Media leaders say coverage must bridge cultures
The vast diversity of cultures along the routes of the Belt and Road Initiative poses challenges to media as they report on the huge project, making appreciation of and respect for differences vital to the coverage, media leaders from China and overseas said on Monday.
“The media coverage has been abundant since the proposal of the initiative and largely supportive. Yet people still have some misunderstandings,” said Kang Bing, deputy-editor-in-chief of China Daily, at the media session of the International Seminar on the Belt and Road Initiative. The two-day seminar is co-organized by China Daily.
People in the countries along the routes of the initiative are of different ethnic groups, have different religious beliefs and speak more than 50 languages among them, said Hu Bangsheng, vice-president of China Radio International.
“It is never easy to conduct cross-cultural communication, especially when it is about something new and when nationalism is on the rise globally,” he said.
Sun Yusheng, vice-president of China Central Television, said: “It is impossible to have a unified value among the different countries and we have to accept that. But we can try to have empathy for different cultures and be committed to factual reporting.”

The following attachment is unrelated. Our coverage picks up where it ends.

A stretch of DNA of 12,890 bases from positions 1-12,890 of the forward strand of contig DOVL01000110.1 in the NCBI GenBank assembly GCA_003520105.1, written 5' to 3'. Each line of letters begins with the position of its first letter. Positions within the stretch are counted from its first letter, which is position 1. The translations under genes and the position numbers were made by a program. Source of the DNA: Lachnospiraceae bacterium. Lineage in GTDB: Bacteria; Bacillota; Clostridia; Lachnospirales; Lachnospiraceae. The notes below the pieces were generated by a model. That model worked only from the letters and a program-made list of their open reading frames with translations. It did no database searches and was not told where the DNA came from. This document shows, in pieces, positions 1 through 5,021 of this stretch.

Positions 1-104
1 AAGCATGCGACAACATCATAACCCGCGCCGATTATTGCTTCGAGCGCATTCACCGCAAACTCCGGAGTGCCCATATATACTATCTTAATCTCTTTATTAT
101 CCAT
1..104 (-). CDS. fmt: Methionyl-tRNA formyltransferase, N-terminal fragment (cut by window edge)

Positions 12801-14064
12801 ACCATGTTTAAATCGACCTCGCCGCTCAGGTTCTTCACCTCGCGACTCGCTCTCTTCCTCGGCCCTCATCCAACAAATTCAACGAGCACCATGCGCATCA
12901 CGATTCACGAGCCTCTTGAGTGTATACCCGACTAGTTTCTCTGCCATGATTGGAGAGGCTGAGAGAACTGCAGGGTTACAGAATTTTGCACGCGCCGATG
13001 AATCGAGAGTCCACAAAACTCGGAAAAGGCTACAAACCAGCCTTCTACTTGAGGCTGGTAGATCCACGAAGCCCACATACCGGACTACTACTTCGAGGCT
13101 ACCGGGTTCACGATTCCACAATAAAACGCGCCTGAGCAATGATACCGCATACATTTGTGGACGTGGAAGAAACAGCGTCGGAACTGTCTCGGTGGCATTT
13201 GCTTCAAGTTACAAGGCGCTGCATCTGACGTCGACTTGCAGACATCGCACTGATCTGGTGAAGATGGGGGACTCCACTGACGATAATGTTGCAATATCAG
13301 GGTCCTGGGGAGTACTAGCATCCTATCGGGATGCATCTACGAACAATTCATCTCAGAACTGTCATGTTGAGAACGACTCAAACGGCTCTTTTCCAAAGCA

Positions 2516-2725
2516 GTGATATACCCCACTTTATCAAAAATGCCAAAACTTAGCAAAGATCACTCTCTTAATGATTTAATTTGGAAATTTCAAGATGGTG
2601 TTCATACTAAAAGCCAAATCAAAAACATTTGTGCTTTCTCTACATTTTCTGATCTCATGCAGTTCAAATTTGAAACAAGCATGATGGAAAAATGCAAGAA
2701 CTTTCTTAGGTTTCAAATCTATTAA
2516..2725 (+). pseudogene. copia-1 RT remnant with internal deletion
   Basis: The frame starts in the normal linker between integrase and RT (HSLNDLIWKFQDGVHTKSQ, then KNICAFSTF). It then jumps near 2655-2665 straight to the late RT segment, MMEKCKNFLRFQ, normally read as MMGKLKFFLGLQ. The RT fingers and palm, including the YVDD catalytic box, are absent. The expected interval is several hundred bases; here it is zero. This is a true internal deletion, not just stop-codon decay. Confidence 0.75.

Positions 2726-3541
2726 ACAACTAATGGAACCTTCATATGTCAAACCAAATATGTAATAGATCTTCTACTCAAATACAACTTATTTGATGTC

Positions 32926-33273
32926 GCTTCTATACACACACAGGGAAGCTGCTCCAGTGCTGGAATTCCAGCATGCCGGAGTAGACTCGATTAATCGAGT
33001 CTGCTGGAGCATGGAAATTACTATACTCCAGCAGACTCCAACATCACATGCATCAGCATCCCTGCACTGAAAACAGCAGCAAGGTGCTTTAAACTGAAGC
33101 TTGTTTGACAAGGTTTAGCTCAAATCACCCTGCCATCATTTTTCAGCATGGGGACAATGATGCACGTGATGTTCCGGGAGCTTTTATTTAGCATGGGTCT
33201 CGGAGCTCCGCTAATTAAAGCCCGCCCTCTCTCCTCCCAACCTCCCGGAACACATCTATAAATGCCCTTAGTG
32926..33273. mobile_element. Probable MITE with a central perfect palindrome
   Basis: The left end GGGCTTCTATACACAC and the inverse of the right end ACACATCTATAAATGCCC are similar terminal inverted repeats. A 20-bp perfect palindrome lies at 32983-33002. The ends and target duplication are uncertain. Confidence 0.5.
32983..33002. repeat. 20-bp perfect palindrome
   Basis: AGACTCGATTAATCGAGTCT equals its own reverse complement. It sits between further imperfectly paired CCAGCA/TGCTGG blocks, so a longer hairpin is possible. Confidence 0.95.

Despite the cultural differences, data is a universal language that can be a highly effective tool in reporting on the initiative, which focuses on fostering economic collaboration, said Liu Yue, executive editor for greater China at Bloomberg News.
“The initiative promotes economic development through trade and invest- ment cooperation in such a large part of the world. And data allows businesspeople to compare the situations of different ages and in different regions,” Liu said.
Sameh El-Shahat of Eypyt, president of China-i, a Chinafocused consulting company, said the initiative also gives Chinese media a chance to be more relevant in Africa, where they can “not only (report) on Chinese issues, but also African issues”.